This review summarizes contributions to attachment theory and research by John Bowlby, Mary Ainsworth, Mary Main, and many other researchers. It addresses contributions from the Adult Attachment Interview to the understanding of loss and trauma as well as the intergenerational transmission of attachment patterns from parent to child. The review describes current findings from infant research, and the implications of attachment theory to clinical interventions with children, families, adults, and couples.
Joshua Kirven and George Jacinto
Community healing and reconciliation have been a focus of many nations in response to civil war, genocide, and other conflicts. There have been increasing numbers of high-profile murders of African-American youths in the United States over the past 10 years. This article provides an overview of gun violence and its effects on African-American youths. Sanford, Florida, and Cleveland, Ohio, experienced the murders of Trayvon Martin and Tamir Rice, and the responses of the cities will be highlighted. The two cities provide potential models by communities to address historical injustices in the aftermath of high-profile fatal black male tragedies.
Donna Harrington and Karen Castellanos-Brown
This article focuses on the early childhood years, from 2 to 5 years of age. There are over 12 million children in this age range in the United States, many of whom face a number of challenges. In this article we discuss cognitive, language, motor, and social development, including relevant theories and major language and motor developmental milestones. We also discuss several family and environmental factors that influence development, including attachment, parenting, working parents, and poverty.
Cathleen A. Lewandowski
Infancy and young childhood are characterized by rapid cognitive, emotional, and physical development. Each year is marked by specific developmental tasks. Infants need positive parenting, a safe environment, and attention to their basic physical needs. A strong bond with caregivers is also necessary, as this lays the foundation for trust, allowing infants to explore their world. Many of the risk factors, such as prenatal exposure to alcohol and drugs, malnutrition, and abuse and neglect, can be remedied. Interventions such as home visiting, family leave, and nutrition programs are inexpensive and effective, and should receive more attention from social work. Infancy and young childhood are the most crucial periods in a child's development. There is a dynamic and continuous interaction between biology and experience that shapes early human development. Human relationships are the building blocks of healthy development, and children are active participants in their own development.
Daphne S. Cain and Terri Combs-Orme
Parenting is a key part of social-work practice and research, particularly in the child welfare arena. Despite significant research and theory in other disciplines about the importance of the parent–child relationship to the quality of parenting, the focus of social work appears to lie in narrow goals such as the prevention of abuse and child placement and to employ interventions that lack significant evidence of effectiveness. This entry summarizes social-work practice and research in the area of parenting and reviews the state of the art overall in research and knowledge about parenting.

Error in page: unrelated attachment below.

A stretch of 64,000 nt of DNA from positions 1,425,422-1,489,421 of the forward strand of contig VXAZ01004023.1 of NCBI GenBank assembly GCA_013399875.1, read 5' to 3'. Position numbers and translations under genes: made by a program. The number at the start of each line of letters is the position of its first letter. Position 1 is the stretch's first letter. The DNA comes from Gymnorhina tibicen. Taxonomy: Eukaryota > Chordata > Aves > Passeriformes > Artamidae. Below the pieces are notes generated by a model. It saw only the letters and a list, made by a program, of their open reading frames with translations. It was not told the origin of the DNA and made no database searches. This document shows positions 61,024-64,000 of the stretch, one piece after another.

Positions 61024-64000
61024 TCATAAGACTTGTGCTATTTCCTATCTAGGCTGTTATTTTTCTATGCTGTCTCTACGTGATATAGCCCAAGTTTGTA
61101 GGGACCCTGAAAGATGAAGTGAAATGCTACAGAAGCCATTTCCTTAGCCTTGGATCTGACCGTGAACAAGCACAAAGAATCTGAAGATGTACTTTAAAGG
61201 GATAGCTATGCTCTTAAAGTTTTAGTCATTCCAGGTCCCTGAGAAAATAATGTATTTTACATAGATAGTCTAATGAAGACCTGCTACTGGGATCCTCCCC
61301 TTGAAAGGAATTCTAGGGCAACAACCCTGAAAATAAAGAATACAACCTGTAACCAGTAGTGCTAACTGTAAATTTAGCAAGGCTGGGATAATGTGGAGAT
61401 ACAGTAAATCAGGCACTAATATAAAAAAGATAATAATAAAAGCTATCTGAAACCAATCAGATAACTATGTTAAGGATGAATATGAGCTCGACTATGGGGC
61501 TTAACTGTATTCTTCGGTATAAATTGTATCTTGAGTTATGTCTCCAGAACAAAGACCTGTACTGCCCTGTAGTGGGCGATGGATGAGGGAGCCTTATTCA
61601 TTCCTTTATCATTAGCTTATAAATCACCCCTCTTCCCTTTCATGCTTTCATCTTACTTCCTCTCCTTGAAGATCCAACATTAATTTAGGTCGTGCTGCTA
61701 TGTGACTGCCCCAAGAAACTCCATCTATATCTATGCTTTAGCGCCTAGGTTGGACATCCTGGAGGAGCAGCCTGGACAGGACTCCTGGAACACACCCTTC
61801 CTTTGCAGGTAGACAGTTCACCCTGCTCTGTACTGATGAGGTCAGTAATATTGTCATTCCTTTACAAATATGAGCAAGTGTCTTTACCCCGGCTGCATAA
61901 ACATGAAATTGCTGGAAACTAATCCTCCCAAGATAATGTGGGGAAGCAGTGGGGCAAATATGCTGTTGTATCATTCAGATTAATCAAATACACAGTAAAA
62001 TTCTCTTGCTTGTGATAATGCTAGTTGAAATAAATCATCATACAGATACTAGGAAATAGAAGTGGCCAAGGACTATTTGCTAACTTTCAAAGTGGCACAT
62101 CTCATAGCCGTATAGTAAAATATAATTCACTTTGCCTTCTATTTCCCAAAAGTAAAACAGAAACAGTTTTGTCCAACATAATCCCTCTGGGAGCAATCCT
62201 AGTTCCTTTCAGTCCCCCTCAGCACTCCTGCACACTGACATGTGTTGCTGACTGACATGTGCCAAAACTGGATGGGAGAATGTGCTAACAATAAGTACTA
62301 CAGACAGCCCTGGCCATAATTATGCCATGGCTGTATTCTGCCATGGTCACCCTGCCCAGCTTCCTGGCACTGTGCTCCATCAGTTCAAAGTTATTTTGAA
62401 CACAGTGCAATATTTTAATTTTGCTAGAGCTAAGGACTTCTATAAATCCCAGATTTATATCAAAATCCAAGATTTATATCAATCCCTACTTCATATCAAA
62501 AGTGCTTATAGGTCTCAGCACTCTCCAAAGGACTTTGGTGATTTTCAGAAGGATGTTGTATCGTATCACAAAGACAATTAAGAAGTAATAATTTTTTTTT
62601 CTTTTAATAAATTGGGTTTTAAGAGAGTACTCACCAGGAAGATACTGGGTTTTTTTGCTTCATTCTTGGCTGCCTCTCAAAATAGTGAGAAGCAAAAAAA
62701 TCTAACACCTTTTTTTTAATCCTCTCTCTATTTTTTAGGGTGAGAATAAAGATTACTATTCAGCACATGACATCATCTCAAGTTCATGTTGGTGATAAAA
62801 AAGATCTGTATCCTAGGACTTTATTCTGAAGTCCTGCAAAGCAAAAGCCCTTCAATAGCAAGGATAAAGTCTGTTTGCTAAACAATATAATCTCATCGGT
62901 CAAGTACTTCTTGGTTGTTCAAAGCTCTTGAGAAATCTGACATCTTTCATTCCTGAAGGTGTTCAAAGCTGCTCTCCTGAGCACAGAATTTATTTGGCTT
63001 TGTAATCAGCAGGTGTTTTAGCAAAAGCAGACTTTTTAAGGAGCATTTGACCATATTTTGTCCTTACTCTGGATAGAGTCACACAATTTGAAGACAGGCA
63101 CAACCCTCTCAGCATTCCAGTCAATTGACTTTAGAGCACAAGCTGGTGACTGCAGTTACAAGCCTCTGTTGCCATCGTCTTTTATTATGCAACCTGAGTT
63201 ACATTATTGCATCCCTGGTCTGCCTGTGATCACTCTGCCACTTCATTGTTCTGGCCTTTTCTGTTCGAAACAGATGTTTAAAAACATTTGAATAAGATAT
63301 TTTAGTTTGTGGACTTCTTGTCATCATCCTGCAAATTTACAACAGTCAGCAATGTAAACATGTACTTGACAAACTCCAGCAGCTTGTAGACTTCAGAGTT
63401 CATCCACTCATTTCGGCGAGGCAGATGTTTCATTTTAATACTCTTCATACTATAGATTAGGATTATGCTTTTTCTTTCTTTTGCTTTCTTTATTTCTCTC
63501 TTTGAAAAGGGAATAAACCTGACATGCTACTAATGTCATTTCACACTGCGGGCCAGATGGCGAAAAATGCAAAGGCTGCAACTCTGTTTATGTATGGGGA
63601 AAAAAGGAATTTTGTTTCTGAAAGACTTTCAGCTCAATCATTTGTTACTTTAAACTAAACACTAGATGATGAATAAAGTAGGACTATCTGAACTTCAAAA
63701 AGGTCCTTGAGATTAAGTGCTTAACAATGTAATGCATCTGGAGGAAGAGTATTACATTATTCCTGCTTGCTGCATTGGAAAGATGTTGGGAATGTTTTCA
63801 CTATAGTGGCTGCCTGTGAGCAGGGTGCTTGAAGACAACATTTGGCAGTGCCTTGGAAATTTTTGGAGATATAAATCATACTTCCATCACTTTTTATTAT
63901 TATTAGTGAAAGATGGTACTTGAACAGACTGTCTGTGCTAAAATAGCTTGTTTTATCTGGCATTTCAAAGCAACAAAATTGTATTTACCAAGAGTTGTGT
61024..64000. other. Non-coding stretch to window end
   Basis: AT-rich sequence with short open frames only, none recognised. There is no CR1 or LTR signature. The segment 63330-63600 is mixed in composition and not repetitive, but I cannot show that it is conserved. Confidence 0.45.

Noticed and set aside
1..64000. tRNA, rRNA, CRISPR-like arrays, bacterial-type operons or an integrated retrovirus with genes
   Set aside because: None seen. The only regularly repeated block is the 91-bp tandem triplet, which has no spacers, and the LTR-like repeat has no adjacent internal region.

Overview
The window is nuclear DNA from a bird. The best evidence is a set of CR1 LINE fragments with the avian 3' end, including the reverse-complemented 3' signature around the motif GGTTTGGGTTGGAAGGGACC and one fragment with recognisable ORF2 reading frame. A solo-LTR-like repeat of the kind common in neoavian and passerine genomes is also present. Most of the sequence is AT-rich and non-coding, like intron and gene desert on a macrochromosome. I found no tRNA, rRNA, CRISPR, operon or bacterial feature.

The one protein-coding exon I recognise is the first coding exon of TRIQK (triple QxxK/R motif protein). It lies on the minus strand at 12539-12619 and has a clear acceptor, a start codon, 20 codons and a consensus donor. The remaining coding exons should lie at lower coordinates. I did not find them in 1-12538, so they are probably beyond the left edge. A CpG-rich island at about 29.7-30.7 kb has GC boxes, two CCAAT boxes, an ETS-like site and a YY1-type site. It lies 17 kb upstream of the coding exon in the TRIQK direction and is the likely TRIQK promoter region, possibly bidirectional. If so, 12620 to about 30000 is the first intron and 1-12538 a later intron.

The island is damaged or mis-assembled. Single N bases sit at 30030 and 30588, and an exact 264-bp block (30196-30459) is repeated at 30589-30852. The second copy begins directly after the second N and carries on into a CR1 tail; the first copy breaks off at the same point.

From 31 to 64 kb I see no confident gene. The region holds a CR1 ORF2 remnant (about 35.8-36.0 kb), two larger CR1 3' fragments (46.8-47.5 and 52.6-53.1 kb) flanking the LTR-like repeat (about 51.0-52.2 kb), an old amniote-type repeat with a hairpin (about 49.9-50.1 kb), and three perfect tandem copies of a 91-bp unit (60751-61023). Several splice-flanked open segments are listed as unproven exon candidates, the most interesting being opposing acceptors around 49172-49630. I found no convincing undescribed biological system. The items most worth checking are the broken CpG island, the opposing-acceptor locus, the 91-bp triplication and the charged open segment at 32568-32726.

The attachment phenomenon is increasingly the focus of many social work interventions. Biologically described, differentiated types of attachment relationships result from qualities of repetitive interpersonal brain-to-brain encounters with caregivers that affect variations in emotional/affective arousal regulation; this research takes place within the field of interpersonal neurobiology. The particular focus of this entry is implicit and explicit manifestations of certain structures and functions of the brain and nervous system critical to the bio-regulation of emotions. In-born emotional circuitry is sculpted by postnatal caregiving, resulting in a pattern of emotion regulation that leads to certain attachment types. Although there is no attachment circuit per se, emotional circuits in the low brain can work together with other parts of the brain to create various types of attachment. Neurobiological influences act on the development of attachment styles during childhood that may persist into adulthood are briefly reviewed. Attachment research and often subtle biological arousal considerations are also mentioned. Over the years since John Bowlby first began to contribute his work on attachment, research has highlighted, more and more, the various biological aspects. These include the profound biological significance of the circular relationship between separation, responses to separation, and resulting attachment templates. The roles in the attaching process of neuroception, mirror neurons, transfer of affect, and long-term potentiation are described. Selected treatment theories, primarily from the social work literature, are examined for their implicit focus on aspects of the neurobiology of attachment relationships.